• Can evolutionary psychology explain the human condition?

    Evolutionary psychology (EP) is not an actual science. A scientific endeavour should invariably include scopes for experimentation that should lead to the nullification, or consolidation, of the hypotheses formulated on the general premises put forth by that branch of science. The be-all and end-all of EP, however, is the pursuit of the optimisation of reproductive fitness of the human individual. In broad strokes, a male human is genetically predisposed to mate with as many female partners as possible due to his seemingly endless reservoir of seeds, while the female human seeks to solely colonise the genetic and financial resources of a superior man because her eggs are in short supply. The tug-of-war that ensues from these two differing reproductive ideals purportedly has the capacity to explain much of what goes on around us. As convenient as it may seem, there is a rather inconvenient rub: you can explain anything and everything by resorting to this line of thought.

  • Are e-books the answer to Bangladesh’s climate change crisis?

    On a mid-monsoon morning, with the drizzling sound of rain drops gently touching the earth and the fresh smell of soil, one would like to curl up with a seeping hot cup of cha in one hand and a book in the other. That is how many book lovers would love to spend their ideal holidays. However, it is high time that we think about the ethical and environmental implications of the ways in which we read and reflect on sustainable alternatives. In this age of a growing climate crisis, and Bangladesh being one of the countries most vulnerable to climate change given its geographical location, it is high time that readers think about a more sustainable alternative: e-books.

  • Of books and nostalgia

    There is something very interesting about how certain smells take you back in time, very much like a time machine would, if it ever existed.

  • Tahmima Anam to discuss ‘The Startup Wife’ at virtual Hay Festival today

    Five years since the release of The Bones of Grace (Daily Star Books, 2016), the Bengal Trilogy author Tahmima Anam has just published her fourth novel, The Startup Wife (Canongate, 2021), this week. Anam will be in conversation with journalist Georgina Godwin at today’s Hay Festival session at 3 PM GMT (9 PM Bangladesh time). The event is virtual and free to register.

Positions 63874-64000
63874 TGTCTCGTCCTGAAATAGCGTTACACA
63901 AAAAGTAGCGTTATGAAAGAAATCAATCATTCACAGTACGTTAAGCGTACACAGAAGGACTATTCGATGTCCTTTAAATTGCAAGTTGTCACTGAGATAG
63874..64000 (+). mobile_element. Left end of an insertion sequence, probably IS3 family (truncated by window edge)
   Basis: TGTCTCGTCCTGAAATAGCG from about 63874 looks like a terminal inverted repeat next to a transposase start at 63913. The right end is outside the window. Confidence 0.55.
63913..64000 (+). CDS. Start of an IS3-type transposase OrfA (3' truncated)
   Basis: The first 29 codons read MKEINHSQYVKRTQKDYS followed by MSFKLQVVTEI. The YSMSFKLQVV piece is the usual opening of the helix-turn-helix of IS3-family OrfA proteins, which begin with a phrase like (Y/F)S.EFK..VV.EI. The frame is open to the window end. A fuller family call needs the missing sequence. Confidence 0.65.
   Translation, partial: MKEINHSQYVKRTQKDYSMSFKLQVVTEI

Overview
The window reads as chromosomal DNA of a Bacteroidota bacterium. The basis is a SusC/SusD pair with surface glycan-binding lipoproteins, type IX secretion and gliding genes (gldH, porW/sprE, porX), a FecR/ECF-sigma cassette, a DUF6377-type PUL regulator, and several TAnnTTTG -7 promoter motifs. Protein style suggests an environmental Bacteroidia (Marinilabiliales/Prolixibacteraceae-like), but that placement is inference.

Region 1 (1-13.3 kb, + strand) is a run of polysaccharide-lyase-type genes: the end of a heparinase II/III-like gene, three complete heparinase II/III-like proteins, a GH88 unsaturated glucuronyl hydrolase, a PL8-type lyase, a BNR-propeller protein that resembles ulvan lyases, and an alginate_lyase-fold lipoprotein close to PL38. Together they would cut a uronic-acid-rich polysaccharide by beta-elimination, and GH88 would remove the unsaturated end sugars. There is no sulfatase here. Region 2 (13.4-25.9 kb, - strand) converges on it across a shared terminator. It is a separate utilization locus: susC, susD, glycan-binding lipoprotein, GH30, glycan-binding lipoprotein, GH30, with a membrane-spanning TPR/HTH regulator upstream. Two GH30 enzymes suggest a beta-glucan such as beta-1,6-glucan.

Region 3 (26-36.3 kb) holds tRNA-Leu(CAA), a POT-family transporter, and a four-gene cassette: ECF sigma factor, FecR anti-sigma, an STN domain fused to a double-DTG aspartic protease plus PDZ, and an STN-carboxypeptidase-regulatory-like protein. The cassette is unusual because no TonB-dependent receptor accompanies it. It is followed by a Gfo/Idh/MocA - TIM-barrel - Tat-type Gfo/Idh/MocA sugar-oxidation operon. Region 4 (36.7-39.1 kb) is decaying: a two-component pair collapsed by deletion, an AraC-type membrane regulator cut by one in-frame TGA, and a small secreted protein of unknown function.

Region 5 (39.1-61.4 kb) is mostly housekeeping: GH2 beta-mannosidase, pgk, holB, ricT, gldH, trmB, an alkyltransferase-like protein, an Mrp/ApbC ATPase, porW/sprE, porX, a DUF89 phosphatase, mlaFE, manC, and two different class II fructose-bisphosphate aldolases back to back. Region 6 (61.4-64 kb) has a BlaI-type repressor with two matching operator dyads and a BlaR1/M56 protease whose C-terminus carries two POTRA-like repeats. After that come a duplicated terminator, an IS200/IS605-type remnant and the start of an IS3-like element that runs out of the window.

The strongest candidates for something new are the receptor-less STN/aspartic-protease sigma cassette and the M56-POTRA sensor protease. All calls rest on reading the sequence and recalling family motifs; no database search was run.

• The terror of living and loving

    An 81-year-old woman is strolling about in her farm, reeling from nostalgia, dead leaves crunching under her feet. She is planting newly bloomed flowers in an empty pig pen.

  • Today we are 1

    It was during the peak of the coronavirus crisis, amidst the punishing heat of June, that we geared up to launch Daily Star Books on this very day in 2020.

  • How bookstagram is keeping humanity alive

    Since I am a bookstagram novice, mostly watching, listening, and rarely creating content of my own, I feel a kind of motivation from this community to speak my mind about issues that have always been close to my heart.

  • Declan Walsh's 'The Nine Lives of Pakistan': A journalist explains the country that banished him

    In the middle of an Islamabad night, just before the Pakistan election of 2013, the Irish journalist Declan Walsh was visited by “angels”.

  • On the second batch of casting decisions for Netflix and Neil Gaiman’s ‘The Sandman’ adaptation

    The two batches of casting announcements for Netflix’s The Sandman have given fans of the iconic comic book series—after several years of “development hell” and pessimism—reasons finally for optimism. Now to be realised as a television series after decades of ill-starred cinematic attempts, Neil Gaiman’s The Sandman (DC Comics) can finally begin its ascent into our side of reality.